Oil Village pairs my father’s pictures of the fragile perfection of these endangered butterflies with my own pictures of the people and lands affected by the oil industry in Azerbaijan—where the oil boom has resulted in the concentration of nearly half of the country’s population in and around its capital of Baku. Lack of environmental stewardship, corruption, and governmental negligence have combined with industrial and petroleum-related production to create an environmental catastrophe. Due to overpopulation, urban decay, and a lack of social services, Baku has been named by some as the most polluted city in the world. Though recent investments by the government have brought parks and fountains to cities and villages everywhere in the country, access to potable water, reliable electricity, and decent health and education services is still a challenge.
My photographs tell stories of communities living dangerously among this industrial ruin, trapped in difficult circumstances and without any benefit from the oil which still contaminates the land on which they live. The people I have been photographing live on the edges of cities, of poverty, and of life, far from the extreme wealth of those who profit from the oil revenues. They live in makeshift homes, unfinished buildings, oil fields, and abandoned factories. Many of them escaped the conflict between Azerbaijan and Armenia in the contested region of Nagorno–Karabakh and are likely to have come from vulnerable rural populations that lost everything and fled to the city in search of safety and work. Although they are no longer living in villages, they still breed chickens among the metal waste of factories and hang their laundry on oil rigs. Two decades later, they continue to endure inhuman conditions: the air they breathe, the water they drink, the playgrounds for their children are contaminated and hostile. Yet life goes on in this dangerous urban concoction—a boy plays his drum on a heap of construction waste, a man takes an oil bath as a form of therapeutic treatment, and a woman is expecting a child in her cardboard home.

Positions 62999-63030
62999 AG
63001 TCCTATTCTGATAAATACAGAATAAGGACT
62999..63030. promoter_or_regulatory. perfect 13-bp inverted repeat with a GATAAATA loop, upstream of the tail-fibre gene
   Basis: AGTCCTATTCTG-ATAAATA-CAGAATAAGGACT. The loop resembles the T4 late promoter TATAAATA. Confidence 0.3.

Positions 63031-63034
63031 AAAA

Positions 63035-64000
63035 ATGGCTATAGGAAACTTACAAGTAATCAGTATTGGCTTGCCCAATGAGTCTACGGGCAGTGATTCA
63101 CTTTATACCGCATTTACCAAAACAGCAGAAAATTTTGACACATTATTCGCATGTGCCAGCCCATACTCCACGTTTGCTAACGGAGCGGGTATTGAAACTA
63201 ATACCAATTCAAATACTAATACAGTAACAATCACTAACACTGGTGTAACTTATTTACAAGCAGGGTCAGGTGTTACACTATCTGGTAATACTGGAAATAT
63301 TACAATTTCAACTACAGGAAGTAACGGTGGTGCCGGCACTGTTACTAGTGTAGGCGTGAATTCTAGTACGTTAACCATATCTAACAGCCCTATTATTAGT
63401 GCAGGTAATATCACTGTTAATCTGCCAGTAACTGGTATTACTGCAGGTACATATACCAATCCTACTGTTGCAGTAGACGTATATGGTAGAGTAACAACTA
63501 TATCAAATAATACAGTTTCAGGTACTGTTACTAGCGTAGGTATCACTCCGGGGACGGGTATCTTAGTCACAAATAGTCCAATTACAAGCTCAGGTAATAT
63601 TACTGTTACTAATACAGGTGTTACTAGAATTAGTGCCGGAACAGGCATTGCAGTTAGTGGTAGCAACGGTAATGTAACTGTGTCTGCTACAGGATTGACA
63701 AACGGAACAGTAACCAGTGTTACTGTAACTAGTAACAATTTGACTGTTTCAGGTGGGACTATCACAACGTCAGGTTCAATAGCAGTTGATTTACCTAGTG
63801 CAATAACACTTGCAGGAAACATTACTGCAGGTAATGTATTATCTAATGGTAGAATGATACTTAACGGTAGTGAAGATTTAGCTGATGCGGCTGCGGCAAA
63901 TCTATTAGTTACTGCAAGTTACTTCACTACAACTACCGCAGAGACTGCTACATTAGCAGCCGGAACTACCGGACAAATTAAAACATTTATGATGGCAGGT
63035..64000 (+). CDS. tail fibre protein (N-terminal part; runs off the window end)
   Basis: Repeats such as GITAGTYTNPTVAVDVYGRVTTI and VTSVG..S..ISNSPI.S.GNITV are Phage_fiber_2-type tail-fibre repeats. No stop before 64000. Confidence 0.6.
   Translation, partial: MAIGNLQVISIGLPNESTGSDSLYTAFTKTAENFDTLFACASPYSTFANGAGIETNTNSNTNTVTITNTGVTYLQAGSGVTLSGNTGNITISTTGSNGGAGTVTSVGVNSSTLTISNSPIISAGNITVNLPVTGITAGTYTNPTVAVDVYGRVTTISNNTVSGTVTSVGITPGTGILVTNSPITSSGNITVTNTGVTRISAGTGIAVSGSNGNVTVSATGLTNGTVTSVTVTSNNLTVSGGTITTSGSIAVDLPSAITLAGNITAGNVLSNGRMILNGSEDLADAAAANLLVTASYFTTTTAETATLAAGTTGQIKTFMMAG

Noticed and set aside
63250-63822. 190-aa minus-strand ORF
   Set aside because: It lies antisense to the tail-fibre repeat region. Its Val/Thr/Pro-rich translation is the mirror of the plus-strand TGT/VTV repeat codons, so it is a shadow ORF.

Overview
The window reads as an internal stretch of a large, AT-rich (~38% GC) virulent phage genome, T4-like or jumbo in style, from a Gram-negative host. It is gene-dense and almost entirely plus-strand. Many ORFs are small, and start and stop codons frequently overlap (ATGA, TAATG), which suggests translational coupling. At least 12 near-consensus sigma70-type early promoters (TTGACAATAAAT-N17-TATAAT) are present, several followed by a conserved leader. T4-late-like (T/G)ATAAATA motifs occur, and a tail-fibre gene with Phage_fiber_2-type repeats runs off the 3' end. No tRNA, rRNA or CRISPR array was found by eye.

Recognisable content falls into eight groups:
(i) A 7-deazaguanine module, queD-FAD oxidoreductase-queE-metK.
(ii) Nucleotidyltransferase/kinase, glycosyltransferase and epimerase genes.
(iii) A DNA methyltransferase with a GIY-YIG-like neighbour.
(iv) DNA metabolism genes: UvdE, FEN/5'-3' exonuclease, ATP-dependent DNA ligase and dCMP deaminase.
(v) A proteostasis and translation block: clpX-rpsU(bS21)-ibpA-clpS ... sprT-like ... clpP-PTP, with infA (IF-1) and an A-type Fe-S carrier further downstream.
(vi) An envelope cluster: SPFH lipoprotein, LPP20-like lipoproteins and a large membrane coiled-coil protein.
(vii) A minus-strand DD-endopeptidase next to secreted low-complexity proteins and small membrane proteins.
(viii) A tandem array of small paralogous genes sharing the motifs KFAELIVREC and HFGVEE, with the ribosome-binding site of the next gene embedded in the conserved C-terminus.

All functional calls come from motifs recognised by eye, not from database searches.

Oil Village aims to promote dignity in an undignified world, where corruption eats the benefits most needed and deserved by some of Azerbaijan’s most vulnerable citizens. This project—about hopelessness and resilience, suffering and regeneration—resonates on a personal, community, national, and global level. In my time working with these communities, I have witnessed that in spite of all possible forms of rejection, the human spirit has the resilience of metal and the lightness of a butterfly.